"Poets "is part of her journey into autonomy. Its very composition is a quiet act of unfolding triumph; it's both a memorial to the men Simpson admired and an admonitory epitaph on lives lived at often false and ugly odds with their own aspirations toward truth and beauty. Read now, it seems like a fitting herald of our own time, when blustering male declarations of high moral principle are giving way to more convincing portrayals of social relations from women artists. "Lee Siegel, The New York Times Book Review"

An indispensable memoir. "Christopher Merrill, Los Angeles Review of Books"

It is as powerful and knowing an account of the literary muse and its effects as one could hope to read, and the neglect into which it seems to be sliding is a genuine injustice . . . "Poets in Their Youth" . . . never sensationalizes these brilliant but wildly erratic young men, only seeks to understand them . . . "Poets in Their Youth" has more to tell us about the minds and lives of poets than anything else I've read--except, of course, the poems themselves. "Jonathan Yardley, The Washington Post"

Mrs. Simpson has added a good deal to the stock of available reality . . . Reading the early chapters of this memoir, I found it hard to believe that Berryman would leap to his death from a bridge; Jarrell, a probable suicide, be run over by a car; Schwartz end his life a virtual derelict in a midtown Manhattan hotel; Lowell, worn out by manic-depressive episodes and alcohol, be found dead in a New York taxicab . . . Eileen Simpson, a shrewd manager of her unhappy saga, doesn't belabor its melodrama, only foreshadows its culmination here and there . . . While the writers talked, Mrs. Simpson listened, and her record of their conversation is unfailingly plausible. "James Atlas, The New York Times"

Simpson's book is absorbing and transporting, one of the best windows we have back to a significant and somewhat magical time . . . it is Simpson's position as a listener which helps make her book as rich as it is. "Lisa Levy, Full Stop"

A whole doomed generation of writers, the nights of wine, dancing, and brilliant talk giving way to paranoia, envy, madness, and death. "The Times Literary Supplement"

Discerning, often probing, and remarkably free of rancor . . . The book is loving, at long distance, and from the remove of forty years . . . Berryman is given every latitude by Mrs. Simpson, who understood him very well at close range. "Howard Moss, The New York Review of Books""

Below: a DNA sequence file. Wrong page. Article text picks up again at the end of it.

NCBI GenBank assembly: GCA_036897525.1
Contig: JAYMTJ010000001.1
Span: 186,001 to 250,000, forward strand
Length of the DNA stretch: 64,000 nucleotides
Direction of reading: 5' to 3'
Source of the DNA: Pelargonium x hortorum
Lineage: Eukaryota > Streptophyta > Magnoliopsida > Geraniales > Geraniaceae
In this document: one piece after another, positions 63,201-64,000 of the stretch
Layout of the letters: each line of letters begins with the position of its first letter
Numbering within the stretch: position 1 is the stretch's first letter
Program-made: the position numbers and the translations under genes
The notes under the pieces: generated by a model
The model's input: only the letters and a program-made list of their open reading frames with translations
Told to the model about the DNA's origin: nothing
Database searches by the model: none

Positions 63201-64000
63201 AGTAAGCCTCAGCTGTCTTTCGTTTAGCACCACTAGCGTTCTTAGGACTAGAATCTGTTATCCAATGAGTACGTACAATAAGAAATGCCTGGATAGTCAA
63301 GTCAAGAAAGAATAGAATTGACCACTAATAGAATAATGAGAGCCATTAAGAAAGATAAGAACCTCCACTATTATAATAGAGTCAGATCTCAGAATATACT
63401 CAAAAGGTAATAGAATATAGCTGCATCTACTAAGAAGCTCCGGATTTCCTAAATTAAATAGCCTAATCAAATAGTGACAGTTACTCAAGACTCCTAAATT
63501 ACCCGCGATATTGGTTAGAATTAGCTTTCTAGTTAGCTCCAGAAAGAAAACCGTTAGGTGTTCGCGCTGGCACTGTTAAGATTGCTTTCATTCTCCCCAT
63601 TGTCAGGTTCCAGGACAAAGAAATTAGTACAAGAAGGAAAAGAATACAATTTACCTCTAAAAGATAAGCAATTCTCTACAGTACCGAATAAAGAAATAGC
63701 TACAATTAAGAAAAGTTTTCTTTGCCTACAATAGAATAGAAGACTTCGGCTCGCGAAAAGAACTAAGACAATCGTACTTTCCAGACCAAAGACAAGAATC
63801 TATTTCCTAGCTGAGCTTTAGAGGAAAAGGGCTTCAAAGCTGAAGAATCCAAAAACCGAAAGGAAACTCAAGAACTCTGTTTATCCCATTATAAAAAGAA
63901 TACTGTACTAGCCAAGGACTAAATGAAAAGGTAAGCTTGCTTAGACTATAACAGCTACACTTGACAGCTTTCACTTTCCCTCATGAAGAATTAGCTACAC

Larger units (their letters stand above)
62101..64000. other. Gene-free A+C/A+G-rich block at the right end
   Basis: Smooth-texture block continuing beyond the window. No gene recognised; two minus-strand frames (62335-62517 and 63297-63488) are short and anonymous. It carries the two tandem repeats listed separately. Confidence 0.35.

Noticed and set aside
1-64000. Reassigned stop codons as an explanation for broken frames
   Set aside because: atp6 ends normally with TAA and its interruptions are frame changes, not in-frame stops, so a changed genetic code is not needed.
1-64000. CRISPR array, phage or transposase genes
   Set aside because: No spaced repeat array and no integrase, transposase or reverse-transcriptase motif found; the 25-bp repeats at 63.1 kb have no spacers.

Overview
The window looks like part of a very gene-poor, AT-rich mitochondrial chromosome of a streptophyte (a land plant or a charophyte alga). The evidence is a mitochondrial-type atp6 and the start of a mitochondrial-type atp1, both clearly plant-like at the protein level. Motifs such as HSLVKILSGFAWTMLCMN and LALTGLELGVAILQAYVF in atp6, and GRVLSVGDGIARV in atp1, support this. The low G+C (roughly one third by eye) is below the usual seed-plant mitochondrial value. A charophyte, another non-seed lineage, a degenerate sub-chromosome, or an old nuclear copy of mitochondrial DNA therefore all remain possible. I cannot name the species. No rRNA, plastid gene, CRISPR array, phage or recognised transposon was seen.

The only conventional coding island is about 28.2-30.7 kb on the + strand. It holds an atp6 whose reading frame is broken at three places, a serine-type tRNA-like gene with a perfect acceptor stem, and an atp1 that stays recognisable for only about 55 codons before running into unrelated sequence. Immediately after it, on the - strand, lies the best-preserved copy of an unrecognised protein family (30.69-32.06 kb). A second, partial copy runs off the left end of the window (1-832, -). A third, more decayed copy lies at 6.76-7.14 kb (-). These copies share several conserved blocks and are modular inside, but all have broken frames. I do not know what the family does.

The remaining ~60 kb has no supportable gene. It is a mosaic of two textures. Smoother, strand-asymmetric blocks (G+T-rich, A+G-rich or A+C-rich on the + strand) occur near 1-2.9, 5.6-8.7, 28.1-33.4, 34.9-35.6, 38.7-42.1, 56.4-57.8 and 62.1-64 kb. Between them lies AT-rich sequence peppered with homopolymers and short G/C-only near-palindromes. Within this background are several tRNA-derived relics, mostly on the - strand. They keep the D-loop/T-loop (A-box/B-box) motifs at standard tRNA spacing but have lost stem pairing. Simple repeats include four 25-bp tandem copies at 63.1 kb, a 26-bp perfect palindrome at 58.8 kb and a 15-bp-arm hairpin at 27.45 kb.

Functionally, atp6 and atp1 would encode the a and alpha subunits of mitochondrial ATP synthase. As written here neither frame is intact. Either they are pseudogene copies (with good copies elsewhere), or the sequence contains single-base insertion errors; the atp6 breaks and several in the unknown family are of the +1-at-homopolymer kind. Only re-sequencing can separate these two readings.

"Poets is part of her journey into autonomy. Its very composition is a quiet act of unfolding triumph; it's both a memorial to the men Simpson admired and an admonitory epitaph on lives lived at often false and ugly odds with their own aspirations toward truth and beauty. Read now, it seems like a fitting herald of our own time, when blustering male declarations of high moral principle are giving way to more convincing portrayals of social relations from women artists." --Lee Siegel, The New York Times Book Review

"An indispensable memoir." --Christopher Merrill, Los Angeles Review of Books

"It is as powerful and knowing an account of the literary muse and its effects as one could hope to read, and the neglect into which it seems to be sliding is a genuine injustice . . . Poets in Their Youth . . . never sensationalizes these brilliant but wildly erratic young men, only seeks to understand them . . . Poets in Their Youth has more to tell us about the minds and lives of poets than anything else I've read--except, of course, the poems themselves." --Jonathan Yardley, The Washington Post

"Mrs. Simpson has added a good deal to the stock of available reality . . . Reading the early chapters of this memoir, I found it hard to believe that Berryman would leap to his death from a bridge; Jarrell, a probable suicide, be run over by a car; Schwartz end his life a virtual derelict in a midtown Manhattan hotel; Lowell, worn out by manic-depressive episodes and alcohol, be found dead in a New York taxicab . . . Eileen Simpson, a shrewd manager of her unhappy saga, doesn't belabor its melodrama, only foreshadows its culmination here and there . . . While the writers talked, Mrs. Simpson listened, and her record of their conversation is unfailingly plausible." --James Atlas, The New York Times

"Simpson's book is absorbing and transporting, one of the best windows we have back to a significant and somewhat magical time . . . it is Simpson's position as a listener which helps make her book as rich as it is." --Lisa Levy, Full Stop

"A whole doomed generation of writers, the nights of wine, dancing, and brilliant talk giving way to paranoia, envy, madness, and death." --The Times Literary Supplement

"Discerning, often probing, and remarkably free of rancor . . . The book is loving, at long distance, and from the remove of forty years . . . Berryman is given every latitude by Mrs. Simpson, who understood him very well at close range." --Howard Moss, The New York Review of Books